29 July 2019 (DVD)
The tragic tale of an all-American girl who was transformed into a cold-blooded killer in the summer of 1969.
Hannah Murray, Suki Waterhouse, Annabeth Gish, Matt Smith
Films based on Charles Manson or the infamous Manson murders have a somewhat seedy reputation nowadays, with a slew of straight to DVD releases that feel cheap, exploitative and borderline disrespectful (see: The Haunting of Sharon Tate). This may be beginning to change with the release of Quentin Tarantino’s Once Upon a Time in Hollywood this summer, which supposedly features Manson victim and actress Sharon Tate heavily. But alas, it’s too early to pass judgement upon that film. Besides, 10 months before Tarantino’s 9th film, Charlie Says premiered at the Venice Film Festival from American Psycho director Mary Harron. But is this just another sordid release cashing in on a tragedy, or is there a worthwhile story beyond the nastiness?
Charlie Says isn’t a film about Charles Manson, and thankfully so, as a whole miniature industry has been built upon that study. Less has been explored about Manson’s followers, who are arguably his first victims. Hannah Murray (Detriot, God Help the Girl) plays Leslie Van Houten, who we find incarcerated on death row at the beginning of the film for her participation in the brutal murders of Leno and Rosemary LaBianca, along with accomplices Patricia Krenwinkel (Sosie Bacon) and Susan Atkins (Marianne Rendon). All three women remain under the spell of Manson’s cult ideology 3 years into their prison sentences, unable to fully accept the reality of their heinous crime or break away from worshipping Charlie. They are visited by human rights activist Karlene (Merritt Wever: Birdman, Godless) who attempts to break through and rehabilitate them. From this point on Charlie Says zips back and forth from Manson’s ranch in the San Fernando Valley, 1969 to “present day” prison life with Karlene reaching for a psychological breakthrough with the Manson girls.
As someone who has only known about the Manson murders through passing conversations and short glimpses of late night documentaries, it’s difficult for me to fully appreciate if Charlie Says is an “accurate” adaptation of real events. However, I can say despite my ignorance, that I’m confident it’s a respectable portrait of a sensitive subject. The cast is good, including Matt Smith (Dr. Who, Womb) as Manson himself, who seems miscast at first, but soon fills the role well by adding valuable humanity through the pathetic depiction of Manson’s vain attempt to launch a music career. Whilst he is not the focus, Smith’s ramblings and temper tantrums imprint a dark cloud of tension over proceedings that’s both unnerving and appropriate. But the film belongs to Hannah Murray, who impresses and proves she can sustain a leading role. Her descent from doe-eyed hippie looking for a home to an indoctrinated weapon of a psychopath may be half-baked, but it’s her subtle self-doubts when Manson contradicts himself that really shine through in her performance. The quiet battle behind her eyes gives the audience something to hope for, but it also serves to remind us of the fragility of our minds. If the script had handled the magnetism towards Charles Manson with more conviction, this could have been something truly special.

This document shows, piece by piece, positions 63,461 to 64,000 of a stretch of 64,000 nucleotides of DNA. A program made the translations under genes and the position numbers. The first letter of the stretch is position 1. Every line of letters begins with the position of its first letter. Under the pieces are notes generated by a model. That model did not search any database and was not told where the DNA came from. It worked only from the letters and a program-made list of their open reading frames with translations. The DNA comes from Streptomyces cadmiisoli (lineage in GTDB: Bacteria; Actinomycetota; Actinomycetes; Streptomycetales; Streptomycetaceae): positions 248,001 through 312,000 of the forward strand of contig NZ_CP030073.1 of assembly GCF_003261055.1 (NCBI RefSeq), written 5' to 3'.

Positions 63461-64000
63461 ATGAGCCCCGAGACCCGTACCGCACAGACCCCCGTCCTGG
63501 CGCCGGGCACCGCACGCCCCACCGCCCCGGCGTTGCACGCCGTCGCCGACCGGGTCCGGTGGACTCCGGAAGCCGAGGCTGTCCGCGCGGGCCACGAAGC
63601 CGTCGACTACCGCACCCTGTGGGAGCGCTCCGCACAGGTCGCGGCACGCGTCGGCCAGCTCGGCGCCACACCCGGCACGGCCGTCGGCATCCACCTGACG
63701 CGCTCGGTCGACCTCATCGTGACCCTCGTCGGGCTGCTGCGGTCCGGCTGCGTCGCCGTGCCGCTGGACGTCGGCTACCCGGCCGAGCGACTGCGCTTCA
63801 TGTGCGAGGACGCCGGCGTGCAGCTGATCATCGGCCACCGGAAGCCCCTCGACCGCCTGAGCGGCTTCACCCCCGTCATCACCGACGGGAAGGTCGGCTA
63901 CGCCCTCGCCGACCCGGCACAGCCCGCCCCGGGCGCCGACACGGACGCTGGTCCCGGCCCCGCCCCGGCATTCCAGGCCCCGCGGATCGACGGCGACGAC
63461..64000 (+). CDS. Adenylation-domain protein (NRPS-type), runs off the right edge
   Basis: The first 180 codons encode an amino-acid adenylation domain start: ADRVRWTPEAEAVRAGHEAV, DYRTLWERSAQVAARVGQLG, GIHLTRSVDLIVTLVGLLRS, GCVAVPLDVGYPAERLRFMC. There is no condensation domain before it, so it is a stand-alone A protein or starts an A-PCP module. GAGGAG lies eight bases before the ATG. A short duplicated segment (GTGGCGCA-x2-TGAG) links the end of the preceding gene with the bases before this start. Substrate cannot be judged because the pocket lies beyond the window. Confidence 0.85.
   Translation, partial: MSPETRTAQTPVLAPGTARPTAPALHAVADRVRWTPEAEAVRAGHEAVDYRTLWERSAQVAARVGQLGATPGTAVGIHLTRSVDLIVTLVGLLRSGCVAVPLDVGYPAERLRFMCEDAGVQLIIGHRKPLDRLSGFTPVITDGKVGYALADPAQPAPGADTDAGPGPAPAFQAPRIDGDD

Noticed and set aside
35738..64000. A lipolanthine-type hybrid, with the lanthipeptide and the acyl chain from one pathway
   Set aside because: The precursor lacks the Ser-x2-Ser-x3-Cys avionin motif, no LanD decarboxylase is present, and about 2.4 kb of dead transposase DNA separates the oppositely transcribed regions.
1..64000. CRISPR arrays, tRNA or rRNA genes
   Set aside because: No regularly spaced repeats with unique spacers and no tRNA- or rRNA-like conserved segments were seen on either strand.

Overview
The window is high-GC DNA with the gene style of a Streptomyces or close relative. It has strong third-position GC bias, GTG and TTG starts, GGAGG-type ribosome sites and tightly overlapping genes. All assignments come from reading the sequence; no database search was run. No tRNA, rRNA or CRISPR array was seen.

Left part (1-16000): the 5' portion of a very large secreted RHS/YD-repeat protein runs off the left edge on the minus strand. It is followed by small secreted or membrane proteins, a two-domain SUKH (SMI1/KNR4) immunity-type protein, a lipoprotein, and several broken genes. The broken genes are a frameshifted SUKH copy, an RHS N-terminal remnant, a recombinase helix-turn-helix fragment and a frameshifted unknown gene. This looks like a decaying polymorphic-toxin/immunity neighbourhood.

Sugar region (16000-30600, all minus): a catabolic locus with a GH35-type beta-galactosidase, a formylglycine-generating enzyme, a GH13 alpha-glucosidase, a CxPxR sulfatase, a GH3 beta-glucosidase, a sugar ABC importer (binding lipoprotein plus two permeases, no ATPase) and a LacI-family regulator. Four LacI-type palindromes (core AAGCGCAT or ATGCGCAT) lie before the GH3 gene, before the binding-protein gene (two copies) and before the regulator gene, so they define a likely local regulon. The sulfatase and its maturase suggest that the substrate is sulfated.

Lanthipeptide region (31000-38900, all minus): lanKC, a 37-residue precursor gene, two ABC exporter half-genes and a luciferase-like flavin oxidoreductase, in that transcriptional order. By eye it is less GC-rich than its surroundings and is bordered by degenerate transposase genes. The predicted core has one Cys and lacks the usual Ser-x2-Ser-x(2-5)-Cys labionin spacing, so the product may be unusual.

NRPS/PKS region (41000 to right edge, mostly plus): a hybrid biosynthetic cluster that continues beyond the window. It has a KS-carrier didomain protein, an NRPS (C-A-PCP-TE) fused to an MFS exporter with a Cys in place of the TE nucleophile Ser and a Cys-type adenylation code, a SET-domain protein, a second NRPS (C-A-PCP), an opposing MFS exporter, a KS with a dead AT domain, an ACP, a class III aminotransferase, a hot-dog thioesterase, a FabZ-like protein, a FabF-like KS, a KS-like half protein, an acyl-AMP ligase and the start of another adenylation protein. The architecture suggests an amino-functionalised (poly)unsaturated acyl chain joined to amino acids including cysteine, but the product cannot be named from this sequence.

It should also be known that Charlie Says isn’t a horror film or a bloodbath. The murders are largely rendered off-screen and a significant chunk of run time is spent counselling with the three Manson women in prison. Here Merritt Wever as Karlene takes control of scenes with ease, as she tries to unravel and understand the motivations behind the women she is treating in hopes to heal. The film attempts to argue that these women are victims of Charles Manson but never does it diminish their first-hand role in his crimes. Whether this is something to agree with or not is down to the viewer, but I personally felt the film’s perspective was well constructed and intriguing.
All in all, Charlie Says is a well-made drama with a more refreshing look at the much-documented series of murders than most. You can expect spirited performances, a strong soundtrack & visuals, and a focus on unconventional victimhood. Perhaps with a tighter script and more investible characters, this could have reached even greater potential.
Signature Entertainment presents Charlie Says on DVD & Digital HD 29th July.
Interesting new perspective on the Manson subject
Convicted performances from all
Never feels exploitative
Unsure how effective it would be for Manson experts
Half-baked character transformation